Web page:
Brief military unrest in the Sudanese capital of Khartoum on Tuesday, January 13, has raised concern over the stability in the country’s military and threatens the country’s newly earned revolution. The unrest was caused by members of the National Intelligence and Security Service (NISS), loyalists to former President Omar al-Bashir.
Sudan’s new transitional government had asked members of the NISS to either join the Sudanese army or be dismissed and the men were not pleased. They further rejected financial compensation stating it was inadequate.
According to VOA, the dismissed men had demanded the sum of $30 million as a post-dismissal bonus. The government failed to provide this and the men reacted by blocking off streets in Khartoum and firing bullets in the air.
The incident has led to the death of three people with several more wounded. The country’s airport and airspace were initially shut down, but yesterday, Lieutenant General Abdel Fattah al-Burhan, the head of Sudan’s sovereign council, said they’ve been reopened.
Al Jazeera reports that the situation was contained after more than a 15-hour-standoff between the NISS and the Sudanese armed forces. The NISS itself said the rebellious members of its forces have been convinced to hand over their weapons through negotiations. Abu Bakr Mustafa head of the NISS is said to have handed in his resignation as well for failing to collect weapons from dismissed members of the Intelligence Service.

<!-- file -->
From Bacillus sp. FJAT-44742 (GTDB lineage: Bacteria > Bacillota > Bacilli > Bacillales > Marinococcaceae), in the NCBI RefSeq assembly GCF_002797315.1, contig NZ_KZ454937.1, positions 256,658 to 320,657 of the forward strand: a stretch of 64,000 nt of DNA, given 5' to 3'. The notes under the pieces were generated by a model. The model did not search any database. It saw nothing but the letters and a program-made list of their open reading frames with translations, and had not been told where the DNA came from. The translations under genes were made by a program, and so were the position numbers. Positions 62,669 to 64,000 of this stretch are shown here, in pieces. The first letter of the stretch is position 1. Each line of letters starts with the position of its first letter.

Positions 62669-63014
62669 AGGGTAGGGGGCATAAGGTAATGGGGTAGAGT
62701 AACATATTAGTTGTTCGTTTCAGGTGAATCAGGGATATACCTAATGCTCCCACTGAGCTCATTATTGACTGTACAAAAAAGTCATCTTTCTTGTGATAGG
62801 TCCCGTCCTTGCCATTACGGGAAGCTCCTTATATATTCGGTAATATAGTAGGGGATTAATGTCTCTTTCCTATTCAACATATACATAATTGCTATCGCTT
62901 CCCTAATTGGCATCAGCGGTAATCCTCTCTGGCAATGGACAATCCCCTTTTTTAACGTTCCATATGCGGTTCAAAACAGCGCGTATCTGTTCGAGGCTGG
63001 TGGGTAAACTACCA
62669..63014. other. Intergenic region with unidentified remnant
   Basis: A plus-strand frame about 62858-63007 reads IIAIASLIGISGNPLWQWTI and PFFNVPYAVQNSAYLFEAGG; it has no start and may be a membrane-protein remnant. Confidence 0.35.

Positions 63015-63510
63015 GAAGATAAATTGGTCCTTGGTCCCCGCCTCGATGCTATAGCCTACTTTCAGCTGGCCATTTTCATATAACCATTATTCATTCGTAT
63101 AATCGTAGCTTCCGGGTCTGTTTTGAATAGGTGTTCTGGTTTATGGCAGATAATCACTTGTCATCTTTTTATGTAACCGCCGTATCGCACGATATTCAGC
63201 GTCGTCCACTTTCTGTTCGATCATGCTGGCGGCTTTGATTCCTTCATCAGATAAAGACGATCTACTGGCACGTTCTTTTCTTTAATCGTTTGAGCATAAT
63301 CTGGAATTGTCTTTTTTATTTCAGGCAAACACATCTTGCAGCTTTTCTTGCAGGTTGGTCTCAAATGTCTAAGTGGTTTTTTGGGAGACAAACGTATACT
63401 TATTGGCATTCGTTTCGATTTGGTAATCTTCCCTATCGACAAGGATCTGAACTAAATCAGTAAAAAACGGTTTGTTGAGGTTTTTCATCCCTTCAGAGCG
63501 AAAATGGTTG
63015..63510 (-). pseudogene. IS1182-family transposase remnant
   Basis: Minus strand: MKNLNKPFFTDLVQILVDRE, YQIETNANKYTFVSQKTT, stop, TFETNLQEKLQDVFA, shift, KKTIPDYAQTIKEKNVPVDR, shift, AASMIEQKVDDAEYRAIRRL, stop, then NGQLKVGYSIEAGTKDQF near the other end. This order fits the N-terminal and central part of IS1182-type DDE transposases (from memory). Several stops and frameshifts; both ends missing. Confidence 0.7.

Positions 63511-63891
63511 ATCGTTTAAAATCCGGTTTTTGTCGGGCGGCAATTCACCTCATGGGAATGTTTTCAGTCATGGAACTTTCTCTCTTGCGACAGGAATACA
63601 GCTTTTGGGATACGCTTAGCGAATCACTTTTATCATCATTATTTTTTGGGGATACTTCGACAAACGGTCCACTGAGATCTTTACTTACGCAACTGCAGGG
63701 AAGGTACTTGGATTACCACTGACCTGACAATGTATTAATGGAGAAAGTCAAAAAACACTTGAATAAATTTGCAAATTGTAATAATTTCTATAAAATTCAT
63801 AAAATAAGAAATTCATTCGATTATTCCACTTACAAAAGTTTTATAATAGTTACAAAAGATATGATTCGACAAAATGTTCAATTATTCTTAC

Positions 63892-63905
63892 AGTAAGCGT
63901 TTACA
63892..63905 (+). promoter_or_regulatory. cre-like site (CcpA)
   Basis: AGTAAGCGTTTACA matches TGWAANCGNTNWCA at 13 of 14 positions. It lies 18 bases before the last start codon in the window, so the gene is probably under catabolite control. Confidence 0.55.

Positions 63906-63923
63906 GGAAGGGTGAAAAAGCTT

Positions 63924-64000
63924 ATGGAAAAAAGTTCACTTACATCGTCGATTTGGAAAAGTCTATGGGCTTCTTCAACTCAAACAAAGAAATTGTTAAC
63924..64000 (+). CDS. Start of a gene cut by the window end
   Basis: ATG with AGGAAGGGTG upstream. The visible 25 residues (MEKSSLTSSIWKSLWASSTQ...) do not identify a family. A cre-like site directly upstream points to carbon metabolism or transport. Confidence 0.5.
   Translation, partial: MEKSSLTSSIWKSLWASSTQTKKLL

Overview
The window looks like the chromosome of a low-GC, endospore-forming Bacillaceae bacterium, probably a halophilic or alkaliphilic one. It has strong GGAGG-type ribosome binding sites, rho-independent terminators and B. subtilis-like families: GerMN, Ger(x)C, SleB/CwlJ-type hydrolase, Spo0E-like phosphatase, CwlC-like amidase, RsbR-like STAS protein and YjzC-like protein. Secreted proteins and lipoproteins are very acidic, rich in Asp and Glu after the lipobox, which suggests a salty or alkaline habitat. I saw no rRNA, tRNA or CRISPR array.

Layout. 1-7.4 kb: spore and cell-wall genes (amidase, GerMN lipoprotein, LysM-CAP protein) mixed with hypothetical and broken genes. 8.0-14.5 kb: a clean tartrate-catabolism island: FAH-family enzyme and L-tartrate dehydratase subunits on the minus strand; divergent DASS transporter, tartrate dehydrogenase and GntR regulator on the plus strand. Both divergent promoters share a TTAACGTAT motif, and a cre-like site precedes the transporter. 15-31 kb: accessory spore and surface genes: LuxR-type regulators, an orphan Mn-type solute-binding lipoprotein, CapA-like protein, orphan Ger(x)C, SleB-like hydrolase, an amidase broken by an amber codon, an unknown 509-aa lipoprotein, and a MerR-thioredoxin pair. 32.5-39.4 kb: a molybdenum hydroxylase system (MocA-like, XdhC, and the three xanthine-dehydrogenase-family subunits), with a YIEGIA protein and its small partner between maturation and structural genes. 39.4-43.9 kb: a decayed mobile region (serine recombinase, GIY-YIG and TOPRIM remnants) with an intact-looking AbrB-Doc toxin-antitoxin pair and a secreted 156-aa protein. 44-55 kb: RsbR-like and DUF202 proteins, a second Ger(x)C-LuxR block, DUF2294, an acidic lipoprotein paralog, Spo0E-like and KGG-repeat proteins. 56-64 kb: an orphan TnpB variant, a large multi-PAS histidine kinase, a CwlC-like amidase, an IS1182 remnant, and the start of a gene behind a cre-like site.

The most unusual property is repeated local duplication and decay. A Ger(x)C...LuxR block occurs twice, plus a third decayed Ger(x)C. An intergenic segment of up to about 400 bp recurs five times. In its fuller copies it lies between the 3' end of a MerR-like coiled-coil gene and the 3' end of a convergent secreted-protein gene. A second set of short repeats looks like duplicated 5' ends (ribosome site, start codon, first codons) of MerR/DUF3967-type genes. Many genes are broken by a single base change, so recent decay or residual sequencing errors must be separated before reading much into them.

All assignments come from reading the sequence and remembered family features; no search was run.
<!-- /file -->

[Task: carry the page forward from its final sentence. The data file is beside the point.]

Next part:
Lieutenant General Al-Burhan has warned that the Sudanese armed forces will confront any attempt to destabilize security and stability and every attempt to abort Sudan’s new-found revolution. “We will not allow any coup against the legitimacy of the revolution,” he said.
Political analysts have said that the events of Tuesday spell trouble for the country’s new government, especially as the sovereign council has been not been able to unify the various security forces or successfully dismiss them.
Sudan has several security forces; the NISS, the RSF and the Sudanese armed forces. Each force carries different loyalties, hence the rebellion is inevitable. Tuesday’s event happens to be the biggest confrontation so far between Bashir’s loyalists and the new administration.
During a press conference on Tuesday in Juba, South Sudan, Lieutenant-General Mohammed Hamdan Dagalo, leader of the RSF, accused Salah Abdallah Gosh, former head of the Intelligence Sevice, of organizing the rebellion. “This is a coordinated plan by Salah Gosh and another member of the National Congress Party including some generals from intelligence service,” he said.